A festively decked tree with candles is today the foremost symbol of Christmas. However, this has not always been the case. It was not least the Habsburgs themselves who were responsible for introducing this custom in the lands of the Habsburg Monarchy.
Christmas trees as we know them today first arrived in Vienna during the Biedermeier, evidently from northern Germany. In Protestant countries Christmas had long been celebrated as a festivity of the middle-class family, as an intimate, emotional experience of the birth of Jesus – in contrast to the publicly celebrated, convivial church festivity of the Catholic tradition. The ‘new’ tranquil Christmas celebration round the Christmas tree came to epitomize a pious sense of family and bourgeois domesticity in the Habsburg monarchy during the Biedermeier era.
This rapid change of emphasis and its ready acceptance in Vienna can be explained by the profound social changes taking place in the capital during the reign of Joseph II and the Biedermeier era: the new economically flourishing patrician class began to assume a leading role during the time of the industrial revolution and was seeking new modes of expression for its sense of family values.
In 1814 reports compiled by Metternich’s state police contain the first mention of a Christmas tree festivity held in the salon of the Arnsteins, a Jewish banking family. Those attending were given lavish gifts, a custom that was not usual on Christmas Eve in Vienna at the time. The mistress of the house, Fanny von Arnstein, was from Berlin and had brought the custom with her from her native city.
However, it was via court circles in Vienna that the Christmas tree spread rapidly to the living rooms of the middle classes. The wife of Archduke Karl, Henriette of Nassau-Weilburg, who came from a Protestant family, brought the custom from her German home. Christmas 1816 saw the first Christmas tree, festively decked with candles, in the Habsburg family. Emperor Franz I attended this celebration and was so taken with the magical aura of the Christmas tree that he ordered a tree to be put up in the Hofburg at Christmas from then on. Subsequently it became the norm in Catholic families to celebrate Christmas round the tree: contemporary accounts record that while it was still almost impossible to procure a Christmas tree in 1821, by 1829 there were already street vendors selling trees at the Schottentor, the city’s north gate, and in 1851 the Am Hof square is said to have resembled a forest in the run-up to Christmas.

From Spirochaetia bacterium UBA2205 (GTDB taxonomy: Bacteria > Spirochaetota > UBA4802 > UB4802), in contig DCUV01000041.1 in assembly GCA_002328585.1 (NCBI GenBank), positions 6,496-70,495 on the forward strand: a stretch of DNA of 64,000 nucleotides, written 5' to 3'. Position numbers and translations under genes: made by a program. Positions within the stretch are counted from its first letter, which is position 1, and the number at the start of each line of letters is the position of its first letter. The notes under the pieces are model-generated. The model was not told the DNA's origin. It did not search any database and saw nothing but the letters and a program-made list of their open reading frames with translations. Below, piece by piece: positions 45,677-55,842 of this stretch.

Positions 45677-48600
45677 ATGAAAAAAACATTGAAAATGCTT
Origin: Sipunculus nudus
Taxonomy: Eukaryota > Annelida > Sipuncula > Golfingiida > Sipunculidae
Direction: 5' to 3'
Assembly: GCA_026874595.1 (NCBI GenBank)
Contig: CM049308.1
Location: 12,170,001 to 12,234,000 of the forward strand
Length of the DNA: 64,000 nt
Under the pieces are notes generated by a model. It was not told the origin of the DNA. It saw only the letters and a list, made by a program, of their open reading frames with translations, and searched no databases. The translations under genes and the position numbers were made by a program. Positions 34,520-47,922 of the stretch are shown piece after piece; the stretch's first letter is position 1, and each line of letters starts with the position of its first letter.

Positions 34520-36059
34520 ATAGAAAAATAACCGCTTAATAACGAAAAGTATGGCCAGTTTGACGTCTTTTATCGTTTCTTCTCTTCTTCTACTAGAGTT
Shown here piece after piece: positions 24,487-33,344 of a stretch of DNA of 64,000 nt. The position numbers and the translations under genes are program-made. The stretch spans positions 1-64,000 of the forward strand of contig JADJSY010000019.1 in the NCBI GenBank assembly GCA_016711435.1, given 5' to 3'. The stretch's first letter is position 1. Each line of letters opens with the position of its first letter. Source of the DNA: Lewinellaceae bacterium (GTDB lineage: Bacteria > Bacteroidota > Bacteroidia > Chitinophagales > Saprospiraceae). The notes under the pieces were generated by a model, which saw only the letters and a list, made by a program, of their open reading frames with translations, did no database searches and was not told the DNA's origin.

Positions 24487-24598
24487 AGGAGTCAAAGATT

However, these changes in the way Christmas was celebrated were often regarded in a critical light. Archduke Johann, who witnessed the first Christmas tree festivities in the Habsburg family, deplored this new fashion with its loss of religious meaning and increasing focus on lavish present-giving: ‘In the evening I visited … Brother Carl. As it is Christmas Eve, all the children and those of us who are here had gathered together. Although I derived some pleasure at seeing all the little ones who constitute the hope of the dynasty, I was immediately put in a bad humour by the excessive heat from the many candles. In the old days, when I was a young boy, there was a nativity crib, which was illuminated, together with sweetmeats – and nothing more. Now there is no longer a crib! We saw a Christmas tree laden with sweetmeats and little candles, and a room full of all kinds of playthings, some of which were truly beautiful, and many things that in only a few weeks will be smashed, trampled or lost, and which surely cost a thousand gulden. … Finally, as … I wandered through room after room, finding no corner of the house I recognised, all that pomp, made with such extravagance, it became alien to me; I felt utterly lonely and was incapable of putting on a cheerful face.’